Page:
A basic business process question relates to project management. One enormous organization seems to have bungled their management of a billion dollar project in a way that seems painfully obvious.
The story comes Fox News, reporting on mistakes made in a Los Angeles Unified School District fiasco where 650,000 students received iPads:
Instead of solving math problems or doing English homework, as administrators envisioned, more than 300 Los Angeles Unified School District students promptly cracked the security settings and started tweeting, posting to Facebook and playing video games.
It’s crucial, [an education expert] said, to spend extensive time drawing students into a discussion on using iPads responsibly before handing them out. And, of course, installing a firewall that can’t be easily breached.
At [LA’s] Roosevelt High, it was the unanimous opinion of more than a dozen students that the school district’s security setup was so weak that even the most tech-challenged parent could have gotten past it.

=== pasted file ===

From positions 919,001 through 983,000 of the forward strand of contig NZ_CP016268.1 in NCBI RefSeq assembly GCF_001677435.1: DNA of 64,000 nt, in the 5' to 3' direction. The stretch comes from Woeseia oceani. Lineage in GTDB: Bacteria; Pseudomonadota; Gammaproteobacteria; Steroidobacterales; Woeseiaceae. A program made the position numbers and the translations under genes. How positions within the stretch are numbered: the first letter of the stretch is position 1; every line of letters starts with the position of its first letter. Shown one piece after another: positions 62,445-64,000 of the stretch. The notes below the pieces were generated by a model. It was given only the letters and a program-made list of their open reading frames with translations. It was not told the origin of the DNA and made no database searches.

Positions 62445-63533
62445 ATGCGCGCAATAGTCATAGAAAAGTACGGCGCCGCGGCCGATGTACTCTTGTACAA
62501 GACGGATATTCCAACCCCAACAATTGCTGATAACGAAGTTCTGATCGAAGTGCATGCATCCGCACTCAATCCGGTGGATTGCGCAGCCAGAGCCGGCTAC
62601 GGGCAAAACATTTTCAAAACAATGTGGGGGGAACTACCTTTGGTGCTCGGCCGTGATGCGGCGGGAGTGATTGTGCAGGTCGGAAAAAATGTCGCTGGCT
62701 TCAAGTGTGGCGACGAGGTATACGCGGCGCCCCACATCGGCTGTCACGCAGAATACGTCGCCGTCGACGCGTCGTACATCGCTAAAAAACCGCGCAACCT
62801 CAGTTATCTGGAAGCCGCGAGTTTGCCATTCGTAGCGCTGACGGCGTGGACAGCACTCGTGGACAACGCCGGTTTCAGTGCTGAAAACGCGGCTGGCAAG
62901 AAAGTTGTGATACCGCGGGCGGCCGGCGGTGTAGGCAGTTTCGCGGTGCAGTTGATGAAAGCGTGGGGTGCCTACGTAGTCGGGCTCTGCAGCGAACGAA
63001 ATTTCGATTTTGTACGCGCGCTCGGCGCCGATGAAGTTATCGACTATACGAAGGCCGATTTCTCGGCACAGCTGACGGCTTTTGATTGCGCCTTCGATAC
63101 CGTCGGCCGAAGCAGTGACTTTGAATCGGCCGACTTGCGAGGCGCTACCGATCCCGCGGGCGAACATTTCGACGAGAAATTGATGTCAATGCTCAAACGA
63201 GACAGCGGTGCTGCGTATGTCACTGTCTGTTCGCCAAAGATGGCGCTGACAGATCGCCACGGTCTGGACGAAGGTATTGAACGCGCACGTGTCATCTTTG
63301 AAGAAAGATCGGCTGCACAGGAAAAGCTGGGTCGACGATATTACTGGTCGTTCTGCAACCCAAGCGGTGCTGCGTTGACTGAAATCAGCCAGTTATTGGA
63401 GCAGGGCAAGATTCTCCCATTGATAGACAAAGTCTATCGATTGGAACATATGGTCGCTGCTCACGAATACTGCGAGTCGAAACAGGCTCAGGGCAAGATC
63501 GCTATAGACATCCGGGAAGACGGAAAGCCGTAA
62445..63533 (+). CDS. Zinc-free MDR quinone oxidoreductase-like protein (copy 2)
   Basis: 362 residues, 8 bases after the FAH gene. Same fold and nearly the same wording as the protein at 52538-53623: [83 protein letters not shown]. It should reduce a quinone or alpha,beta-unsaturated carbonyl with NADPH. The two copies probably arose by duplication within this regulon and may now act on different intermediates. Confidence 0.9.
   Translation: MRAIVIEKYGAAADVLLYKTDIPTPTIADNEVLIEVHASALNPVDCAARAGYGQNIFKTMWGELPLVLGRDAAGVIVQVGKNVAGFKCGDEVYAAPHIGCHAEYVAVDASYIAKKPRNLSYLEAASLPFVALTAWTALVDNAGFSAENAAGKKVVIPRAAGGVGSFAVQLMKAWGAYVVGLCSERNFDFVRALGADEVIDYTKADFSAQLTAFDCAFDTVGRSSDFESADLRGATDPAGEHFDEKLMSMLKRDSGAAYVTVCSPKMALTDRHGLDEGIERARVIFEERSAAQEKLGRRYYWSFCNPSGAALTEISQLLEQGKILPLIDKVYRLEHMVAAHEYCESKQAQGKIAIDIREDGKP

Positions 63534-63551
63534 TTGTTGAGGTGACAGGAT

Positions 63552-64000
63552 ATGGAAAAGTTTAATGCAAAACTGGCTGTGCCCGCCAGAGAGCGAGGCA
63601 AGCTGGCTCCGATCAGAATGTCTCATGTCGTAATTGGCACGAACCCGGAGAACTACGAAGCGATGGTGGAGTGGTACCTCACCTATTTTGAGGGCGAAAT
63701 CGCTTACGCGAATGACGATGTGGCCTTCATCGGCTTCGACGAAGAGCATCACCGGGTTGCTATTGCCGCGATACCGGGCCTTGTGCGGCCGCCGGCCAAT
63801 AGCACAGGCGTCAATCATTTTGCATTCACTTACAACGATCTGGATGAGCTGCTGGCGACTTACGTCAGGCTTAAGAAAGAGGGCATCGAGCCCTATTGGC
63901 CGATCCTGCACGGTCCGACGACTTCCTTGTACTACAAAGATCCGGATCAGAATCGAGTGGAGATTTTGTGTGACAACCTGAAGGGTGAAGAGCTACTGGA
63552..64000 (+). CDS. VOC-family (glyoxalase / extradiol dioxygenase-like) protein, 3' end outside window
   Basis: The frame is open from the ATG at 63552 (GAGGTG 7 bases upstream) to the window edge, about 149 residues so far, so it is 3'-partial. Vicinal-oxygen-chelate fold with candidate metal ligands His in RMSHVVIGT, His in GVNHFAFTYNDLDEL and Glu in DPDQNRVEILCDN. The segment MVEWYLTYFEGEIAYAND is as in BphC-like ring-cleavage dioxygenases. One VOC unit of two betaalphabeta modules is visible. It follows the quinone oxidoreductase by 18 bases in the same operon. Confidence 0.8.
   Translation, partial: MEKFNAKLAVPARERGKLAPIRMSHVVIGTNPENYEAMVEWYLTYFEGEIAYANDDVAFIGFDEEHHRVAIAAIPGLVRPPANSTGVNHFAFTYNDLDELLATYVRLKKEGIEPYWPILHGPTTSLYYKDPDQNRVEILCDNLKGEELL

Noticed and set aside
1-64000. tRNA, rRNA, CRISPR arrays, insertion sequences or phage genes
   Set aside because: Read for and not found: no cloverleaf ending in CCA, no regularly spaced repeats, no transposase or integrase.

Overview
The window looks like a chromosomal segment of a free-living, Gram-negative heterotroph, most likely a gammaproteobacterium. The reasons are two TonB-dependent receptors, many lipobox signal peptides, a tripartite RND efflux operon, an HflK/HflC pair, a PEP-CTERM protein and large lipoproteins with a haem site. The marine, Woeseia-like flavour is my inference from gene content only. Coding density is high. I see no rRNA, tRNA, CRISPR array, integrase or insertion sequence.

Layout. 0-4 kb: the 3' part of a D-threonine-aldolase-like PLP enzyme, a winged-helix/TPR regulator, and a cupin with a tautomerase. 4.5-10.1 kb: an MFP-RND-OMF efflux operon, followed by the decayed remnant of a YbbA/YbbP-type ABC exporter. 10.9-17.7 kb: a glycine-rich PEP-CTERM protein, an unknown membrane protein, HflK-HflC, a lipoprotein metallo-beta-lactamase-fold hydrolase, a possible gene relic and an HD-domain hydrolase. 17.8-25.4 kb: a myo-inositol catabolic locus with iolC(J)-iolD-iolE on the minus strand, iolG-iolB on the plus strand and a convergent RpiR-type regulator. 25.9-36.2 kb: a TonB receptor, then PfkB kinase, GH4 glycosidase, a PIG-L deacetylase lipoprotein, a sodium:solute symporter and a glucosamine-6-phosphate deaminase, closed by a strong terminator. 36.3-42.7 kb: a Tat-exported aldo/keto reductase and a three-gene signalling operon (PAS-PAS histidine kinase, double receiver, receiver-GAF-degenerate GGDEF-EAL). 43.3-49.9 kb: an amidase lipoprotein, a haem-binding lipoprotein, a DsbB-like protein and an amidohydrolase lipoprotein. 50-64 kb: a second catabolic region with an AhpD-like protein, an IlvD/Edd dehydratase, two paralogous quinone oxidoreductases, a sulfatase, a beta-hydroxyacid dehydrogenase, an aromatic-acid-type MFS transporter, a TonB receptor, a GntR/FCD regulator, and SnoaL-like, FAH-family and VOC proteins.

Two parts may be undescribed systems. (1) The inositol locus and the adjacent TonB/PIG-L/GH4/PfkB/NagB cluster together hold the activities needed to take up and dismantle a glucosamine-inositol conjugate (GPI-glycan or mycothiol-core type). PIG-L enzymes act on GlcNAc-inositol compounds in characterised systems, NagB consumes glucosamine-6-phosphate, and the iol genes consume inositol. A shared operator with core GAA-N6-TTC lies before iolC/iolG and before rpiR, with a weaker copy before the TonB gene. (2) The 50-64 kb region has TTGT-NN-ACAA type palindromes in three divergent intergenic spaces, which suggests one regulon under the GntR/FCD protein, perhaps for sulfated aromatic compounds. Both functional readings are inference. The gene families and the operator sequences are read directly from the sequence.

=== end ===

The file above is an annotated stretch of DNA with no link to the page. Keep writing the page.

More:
“It was so easy!” said freshman Carlos Espinoza.
Avid readers of The Methodology Blog may remember the last time we covered a project management failure in the LA schools. It might be easy to dismiss this as government incompetence, or to blame cronyism for sweetheart deals that make vendors rich.
Broadly speaking, however, we should focus instead on including all stakeholders when pursuing any project. You shouldn’t design something for “someone else” to use without getting that “someone else” involved in design.
In our last post on a school district debacle, we had this to say about project management and consulting:
Firms may want to consider an alternate model for building partnerships—one based on shared risk.
Our advice holds true today. Hopefully, district officials will be able to pull this project back on course by creating a partnership where everyone affected has a seat at the table.